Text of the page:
When my husband married me, he didn’t know that I had so much baggage. Literally. Bags and bags and bags of clothes.
Clothes from my high school days. Clothes from my college days. Dresses that didn’t fit but I kept because I paid too much for them to just give them away. Sweaters that were given to me as birthday and holiday gifts that I secretly didn’t like. We moved into our first home, and it was the first time I ever had a walk-in closet. I was so excited! Even though I had more clothes that a woman could ever need, I had so much more space to fill with my new closet and fill it I did. Pretty soon, that closet was stuffed.
It took many years (and many wasted dollars) to realize that a minimalist capsule wardrobe was what I needed in my life.
Most of us have probably heard of this trend. Type “capsule wardrobe” into the Pinterest search bar, and a million pins will appear. Basically, it is a collection of clothing that consists of a small number of garments that can be mixed and matched to create different outfits. The number of garments changes based on personal preferences. I have two favorite bloggers that promote capsule wardrobes. Courtney from Be More With Less has thirty-three items in her capsule wardrobe. Jennifer from The Daily Connoisseur has only ten items! I tend to float somewhere around twenty pieces.
Here’s how paring down my closet has helped me:
- My mental space is free for more important things. A phrase that has entered our vocabulary lately is “emotional labor” – all of the work that moms do behind the scenes that weighs us down and that we hardly ever get credit for. We are the ones in our families that know where the dog’s medicine is kept and how many pills Fido gets. We are the ones that know when to pick up the kids from soccer practice and when the field trip forms are due. We are the ones that one kid likes their apple sliced while the other kid likes their apple diced. We have a million and one tiny but crucially important facts stored in our mom brains, and that can feel overwhelming. For me, having a closet that is simplified is calming and reduces a bit of that emotional labor stress.
- I feel more confident. Before I simplified my wardrobe, I would get halfway through my grocery store run before I realized the pair of leggings i was wearing had a huge hole in the back. I would stand in front of my closet frantically trying on top after top, ripping each one off after looking in the mirror and deciding that I didn’t look good. It never occurred to me to ask myself, “Why do I have a top or dress in my closet that I don’t look good in?” I kept clothes that I didn’t love and that didn’t love me back for all the reasons that you probably do too. I paid a lot for them. They still had tags on them. Once I lose a couple more pounds, they will fit. When I go to get ready every morning with my capsule wardrobe, I feel confident that any items hanging there will look good on me, and that confidence makes me happier.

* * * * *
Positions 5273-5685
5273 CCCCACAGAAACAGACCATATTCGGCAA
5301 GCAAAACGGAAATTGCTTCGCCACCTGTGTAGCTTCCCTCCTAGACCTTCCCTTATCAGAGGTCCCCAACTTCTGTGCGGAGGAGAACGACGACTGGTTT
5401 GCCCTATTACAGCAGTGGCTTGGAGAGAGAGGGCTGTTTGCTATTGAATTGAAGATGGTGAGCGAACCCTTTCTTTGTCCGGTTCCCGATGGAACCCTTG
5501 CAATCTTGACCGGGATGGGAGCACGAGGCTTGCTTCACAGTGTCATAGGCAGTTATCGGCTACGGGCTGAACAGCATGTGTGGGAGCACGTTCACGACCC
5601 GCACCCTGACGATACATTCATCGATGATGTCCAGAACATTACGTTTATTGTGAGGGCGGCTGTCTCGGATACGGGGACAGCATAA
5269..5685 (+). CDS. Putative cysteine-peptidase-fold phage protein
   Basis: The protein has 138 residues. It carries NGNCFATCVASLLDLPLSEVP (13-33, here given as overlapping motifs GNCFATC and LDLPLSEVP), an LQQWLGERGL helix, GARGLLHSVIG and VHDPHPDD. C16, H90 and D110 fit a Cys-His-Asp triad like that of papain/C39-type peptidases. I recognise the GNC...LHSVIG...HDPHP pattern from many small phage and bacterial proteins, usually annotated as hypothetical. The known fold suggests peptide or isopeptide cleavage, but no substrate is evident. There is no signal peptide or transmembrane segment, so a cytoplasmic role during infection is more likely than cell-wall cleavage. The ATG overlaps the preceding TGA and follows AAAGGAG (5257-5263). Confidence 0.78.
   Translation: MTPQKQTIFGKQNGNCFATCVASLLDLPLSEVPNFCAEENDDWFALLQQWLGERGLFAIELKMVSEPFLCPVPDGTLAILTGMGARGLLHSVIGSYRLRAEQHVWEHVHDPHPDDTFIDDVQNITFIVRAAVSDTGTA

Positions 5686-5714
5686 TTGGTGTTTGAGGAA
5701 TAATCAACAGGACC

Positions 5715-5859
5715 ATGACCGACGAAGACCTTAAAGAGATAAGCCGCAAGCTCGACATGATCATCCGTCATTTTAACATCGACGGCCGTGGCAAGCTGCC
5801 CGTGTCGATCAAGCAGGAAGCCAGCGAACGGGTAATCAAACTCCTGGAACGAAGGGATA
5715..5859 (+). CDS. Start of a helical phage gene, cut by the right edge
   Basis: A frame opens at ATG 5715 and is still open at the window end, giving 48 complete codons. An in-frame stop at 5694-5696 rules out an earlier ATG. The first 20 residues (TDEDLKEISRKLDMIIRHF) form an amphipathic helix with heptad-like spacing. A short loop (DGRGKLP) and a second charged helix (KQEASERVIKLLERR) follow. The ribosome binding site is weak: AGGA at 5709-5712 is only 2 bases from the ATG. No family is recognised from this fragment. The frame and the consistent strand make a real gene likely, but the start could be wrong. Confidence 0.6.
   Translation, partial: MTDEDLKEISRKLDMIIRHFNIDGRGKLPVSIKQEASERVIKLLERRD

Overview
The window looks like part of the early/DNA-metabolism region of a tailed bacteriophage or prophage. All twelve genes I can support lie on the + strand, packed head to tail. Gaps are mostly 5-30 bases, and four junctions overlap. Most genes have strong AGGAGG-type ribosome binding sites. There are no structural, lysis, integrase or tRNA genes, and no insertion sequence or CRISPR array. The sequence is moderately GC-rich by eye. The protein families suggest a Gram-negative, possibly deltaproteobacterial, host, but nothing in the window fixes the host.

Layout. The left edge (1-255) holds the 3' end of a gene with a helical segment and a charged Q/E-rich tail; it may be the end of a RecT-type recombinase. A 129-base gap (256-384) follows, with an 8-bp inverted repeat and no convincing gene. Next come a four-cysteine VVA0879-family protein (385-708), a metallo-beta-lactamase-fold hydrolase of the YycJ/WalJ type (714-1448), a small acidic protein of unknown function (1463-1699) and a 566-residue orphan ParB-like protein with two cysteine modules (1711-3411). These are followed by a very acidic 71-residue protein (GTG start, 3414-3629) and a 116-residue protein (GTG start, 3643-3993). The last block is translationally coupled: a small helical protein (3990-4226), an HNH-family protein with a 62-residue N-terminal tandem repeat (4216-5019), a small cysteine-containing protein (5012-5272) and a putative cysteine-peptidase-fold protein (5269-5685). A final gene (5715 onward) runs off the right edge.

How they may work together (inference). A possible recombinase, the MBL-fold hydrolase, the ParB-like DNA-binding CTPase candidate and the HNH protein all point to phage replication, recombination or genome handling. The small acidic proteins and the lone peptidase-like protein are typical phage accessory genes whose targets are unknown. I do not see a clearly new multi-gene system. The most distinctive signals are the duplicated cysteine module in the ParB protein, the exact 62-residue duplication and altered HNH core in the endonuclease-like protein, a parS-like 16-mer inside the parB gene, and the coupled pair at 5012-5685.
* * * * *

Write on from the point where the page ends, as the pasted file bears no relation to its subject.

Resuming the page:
- I save money. It’s simple math. Buying less items means spending less money. Whether I was shopping online at expensive webstores or browsing the aisles of Target out of boredom, I was purchasing items that I really didn’t need. Limiting the number of garments in my closet means I spend less, and who doesn’t want to save money?
- I get to look forward to shopping for a new season. Because I’m not constantly acquiring clothing, when a season changes and it’s time to change out my wardrobe, I get really excited about going to stores and planning out my next season’s items. It becomes an event instead of a chore. Just like waiting to eat a perfectly rip strawberry in season, doing fun things only at certain times of the year makes those fun things even more fun.
- I’m modeling a lifestyle for my kids that I think is important for them to see. We all know people who are way too comfortable with mountains of credit card debt. I used to be one of them. We lived with a sizable credit card statement every month, and it made us feel nervous. Having that debt hanging over our heads brought along a lot of anxiety and stress, and it wasn’t until after we got that debt under control that we realized how much it had been weighing us down. Now, not only are we less stressed around our kids, but hopefully, they see Mom and Dad living a lifestyle where “wants” and “needs” are properly in check.
- I am more tuned in to myself. Shopping worked as a band aid for me. Anxious? Go online and shop. Sad? Go to Target. Bored? What’s on Zulily today? When I first started my capsule wardrobe, I would feel that anxiety or boredom creep in, and, because I couldn’t use shopping as a distraction, I actually had to deal with those emotions. I was forced to find better, healthier ways to cope with life’s stress.
Are you teetering on the fence about starting your own minimalist wardrobe? Try it for a month. Weed through your closet, and pick out fifteen items that you love. Put everything else in a storage bin. If by the end of the month, you didn’t open that storage bin once, walk that bin to your car and drive it to the charity drop off. You will be glad you did!